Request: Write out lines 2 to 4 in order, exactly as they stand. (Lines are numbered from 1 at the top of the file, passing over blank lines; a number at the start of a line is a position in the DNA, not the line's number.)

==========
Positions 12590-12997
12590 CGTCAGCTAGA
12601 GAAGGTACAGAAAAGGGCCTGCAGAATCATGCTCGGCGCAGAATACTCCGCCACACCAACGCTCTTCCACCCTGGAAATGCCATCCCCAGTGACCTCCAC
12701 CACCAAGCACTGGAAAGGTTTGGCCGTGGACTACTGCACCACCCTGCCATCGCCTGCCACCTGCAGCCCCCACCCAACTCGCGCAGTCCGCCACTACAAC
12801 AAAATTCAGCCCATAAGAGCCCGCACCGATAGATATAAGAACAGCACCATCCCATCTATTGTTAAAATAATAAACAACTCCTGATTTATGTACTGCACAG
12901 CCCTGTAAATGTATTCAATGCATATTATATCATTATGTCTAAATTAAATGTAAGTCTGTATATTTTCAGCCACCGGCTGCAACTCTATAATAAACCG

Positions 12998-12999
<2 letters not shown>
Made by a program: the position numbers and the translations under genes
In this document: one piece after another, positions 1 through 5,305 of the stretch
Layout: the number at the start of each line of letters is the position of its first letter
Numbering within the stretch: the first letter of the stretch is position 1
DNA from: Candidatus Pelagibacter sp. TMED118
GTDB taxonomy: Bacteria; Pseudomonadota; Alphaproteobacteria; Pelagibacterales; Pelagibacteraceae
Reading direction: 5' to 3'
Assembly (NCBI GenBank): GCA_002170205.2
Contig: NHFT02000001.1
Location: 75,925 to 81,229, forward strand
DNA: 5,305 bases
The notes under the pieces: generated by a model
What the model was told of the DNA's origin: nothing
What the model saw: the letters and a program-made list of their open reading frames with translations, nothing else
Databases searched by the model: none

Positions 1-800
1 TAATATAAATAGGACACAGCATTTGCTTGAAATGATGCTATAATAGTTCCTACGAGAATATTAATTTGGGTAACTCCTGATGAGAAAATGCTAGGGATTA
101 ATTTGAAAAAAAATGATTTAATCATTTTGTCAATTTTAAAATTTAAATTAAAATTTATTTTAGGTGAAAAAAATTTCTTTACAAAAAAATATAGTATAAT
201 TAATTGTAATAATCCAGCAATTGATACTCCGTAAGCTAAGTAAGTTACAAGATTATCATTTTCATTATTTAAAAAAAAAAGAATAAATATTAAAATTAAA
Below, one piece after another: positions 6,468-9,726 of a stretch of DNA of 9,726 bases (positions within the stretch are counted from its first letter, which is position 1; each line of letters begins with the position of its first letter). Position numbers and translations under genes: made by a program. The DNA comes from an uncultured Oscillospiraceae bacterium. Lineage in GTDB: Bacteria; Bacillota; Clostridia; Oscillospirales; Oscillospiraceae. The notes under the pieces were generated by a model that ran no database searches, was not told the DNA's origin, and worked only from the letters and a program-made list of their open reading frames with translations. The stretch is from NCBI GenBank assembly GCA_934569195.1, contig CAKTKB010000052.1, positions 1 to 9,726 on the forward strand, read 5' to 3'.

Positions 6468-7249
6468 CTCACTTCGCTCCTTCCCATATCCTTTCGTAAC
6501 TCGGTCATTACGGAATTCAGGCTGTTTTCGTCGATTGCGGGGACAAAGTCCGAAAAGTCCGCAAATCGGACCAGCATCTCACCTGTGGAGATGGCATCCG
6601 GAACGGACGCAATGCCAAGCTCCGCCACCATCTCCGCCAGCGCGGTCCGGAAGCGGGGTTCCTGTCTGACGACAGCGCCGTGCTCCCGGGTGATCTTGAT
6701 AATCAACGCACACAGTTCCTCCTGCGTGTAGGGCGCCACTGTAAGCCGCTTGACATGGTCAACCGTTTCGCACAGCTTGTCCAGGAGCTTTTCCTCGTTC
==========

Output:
12590 CGTCAGCTAGA
12601 GAAGGTACAGAAAAGGGCCTGCAGAATCATGCTCGGCGCAGAATACTCCGCCACACCAACGCTCTTCCACCCTGGAAATGCCATCCCCAGTGACCTCCAC
12701 CACCAAGCACTGGAAAGGTTTGGCCGTGGACTACTGCACCACCCTGCCATCGCCTGCCACCTGCAGCCCCCACCCAACTCGCGCAGTCCGCCACTACAAC